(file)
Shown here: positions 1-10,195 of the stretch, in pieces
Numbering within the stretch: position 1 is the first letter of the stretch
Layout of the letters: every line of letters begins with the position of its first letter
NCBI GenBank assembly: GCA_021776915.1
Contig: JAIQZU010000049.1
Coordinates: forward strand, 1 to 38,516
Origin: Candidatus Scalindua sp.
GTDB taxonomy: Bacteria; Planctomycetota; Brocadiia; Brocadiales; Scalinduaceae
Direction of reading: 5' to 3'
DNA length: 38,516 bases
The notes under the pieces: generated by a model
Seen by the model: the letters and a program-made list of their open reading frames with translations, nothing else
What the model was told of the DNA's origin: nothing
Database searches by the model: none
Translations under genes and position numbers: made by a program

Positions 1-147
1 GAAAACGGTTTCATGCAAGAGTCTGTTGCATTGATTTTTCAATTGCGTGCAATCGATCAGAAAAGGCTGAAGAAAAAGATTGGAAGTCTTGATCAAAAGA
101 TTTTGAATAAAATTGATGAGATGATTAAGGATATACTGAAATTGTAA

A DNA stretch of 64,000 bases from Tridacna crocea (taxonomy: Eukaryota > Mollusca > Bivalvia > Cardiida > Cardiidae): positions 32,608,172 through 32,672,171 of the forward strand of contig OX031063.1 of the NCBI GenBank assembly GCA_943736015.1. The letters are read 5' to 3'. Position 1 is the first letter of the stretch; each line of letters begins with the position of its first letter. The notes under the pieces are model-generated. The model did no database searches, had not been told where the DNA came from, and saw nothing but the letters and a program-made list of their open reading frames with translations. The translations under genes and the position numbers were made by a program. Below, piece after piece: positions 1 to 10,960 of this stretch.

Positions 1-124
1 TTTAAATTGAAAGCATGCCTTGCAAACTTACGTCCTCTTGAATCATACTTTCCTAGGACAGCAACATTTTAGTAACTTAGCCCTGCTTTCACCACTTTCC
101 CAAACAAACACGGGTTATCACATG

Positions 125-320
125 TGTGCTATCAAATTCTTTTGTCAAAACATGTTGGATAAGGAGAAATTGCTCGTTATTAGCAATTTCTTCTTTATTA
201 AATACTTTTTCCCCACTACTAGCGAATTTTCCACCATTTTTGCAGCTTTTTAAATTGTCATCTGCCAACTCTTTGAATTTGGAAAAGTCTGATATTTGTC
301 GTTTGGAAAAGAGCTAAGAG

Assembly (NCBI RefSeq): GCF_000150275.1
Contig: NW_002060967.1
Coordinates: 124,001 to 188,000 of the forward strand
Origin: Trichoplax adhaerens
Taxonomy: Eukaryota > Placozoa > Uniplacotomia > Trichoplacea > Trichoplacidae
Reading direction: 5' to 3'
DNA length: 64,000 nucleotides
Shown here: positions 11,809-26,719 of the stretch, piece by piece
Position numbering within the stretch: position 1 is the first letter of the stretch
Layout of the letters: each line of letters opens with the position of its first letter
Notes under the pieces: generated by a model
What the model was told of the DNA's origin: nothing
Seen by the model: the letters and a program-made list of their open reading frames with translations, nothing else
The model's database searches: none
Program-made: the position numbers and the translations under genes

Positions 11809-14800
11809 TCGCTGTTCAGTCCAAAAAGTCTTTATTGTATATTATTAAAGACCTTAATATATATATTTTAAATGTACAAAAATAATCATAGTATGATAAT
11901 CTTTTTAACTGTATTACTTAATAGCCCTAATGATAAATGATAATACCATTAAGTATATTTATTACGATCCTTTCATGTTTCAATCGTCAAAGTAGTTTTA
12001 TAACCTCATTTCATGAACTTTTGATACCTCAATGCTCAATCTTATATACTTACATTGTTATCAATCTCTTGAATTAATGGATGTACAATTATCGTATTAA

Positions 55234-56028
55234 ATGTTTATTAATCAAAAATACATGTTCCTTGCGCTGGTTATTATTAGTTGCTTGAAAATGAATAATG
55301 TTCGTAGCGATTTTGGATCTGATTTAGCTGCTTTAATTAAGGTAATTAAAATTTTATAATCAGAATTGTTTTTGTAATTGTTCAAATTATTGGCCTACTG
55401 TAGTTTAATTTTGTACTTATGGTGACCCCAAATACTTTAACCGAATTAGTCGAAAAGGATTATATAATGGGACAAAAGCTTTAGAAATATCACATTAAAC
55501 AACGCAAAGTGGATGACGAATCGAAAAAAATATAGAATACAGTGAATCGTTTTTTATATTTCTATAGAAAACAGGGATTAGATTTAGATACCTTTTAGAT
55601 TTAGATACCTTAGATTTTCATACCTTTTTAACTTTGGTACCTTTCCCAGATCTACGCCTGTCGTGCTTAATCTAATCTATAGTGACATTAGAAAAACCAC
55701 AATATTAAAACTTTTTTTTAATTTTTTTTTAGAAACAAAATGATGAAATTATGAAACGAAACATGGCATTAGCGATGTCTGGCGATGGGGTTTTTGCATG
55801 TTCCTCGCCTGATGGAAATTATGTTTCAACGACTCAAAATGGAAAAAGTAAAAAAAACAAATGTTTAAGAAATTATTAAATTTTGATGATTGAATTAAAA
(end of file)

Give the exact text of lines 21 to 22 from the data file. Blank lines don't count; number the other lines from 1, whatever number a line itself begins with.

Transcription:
1 TTTAAATTGAAAGCATGCCTTGCAAACTTACGTCCTCTTGAATCATACTTTCCTAGGACAGCAACATTTTAGTAACTTAGCCCTGCTTTCACCACTTTCC
101 CAAACAAACACGGGTTATCACATG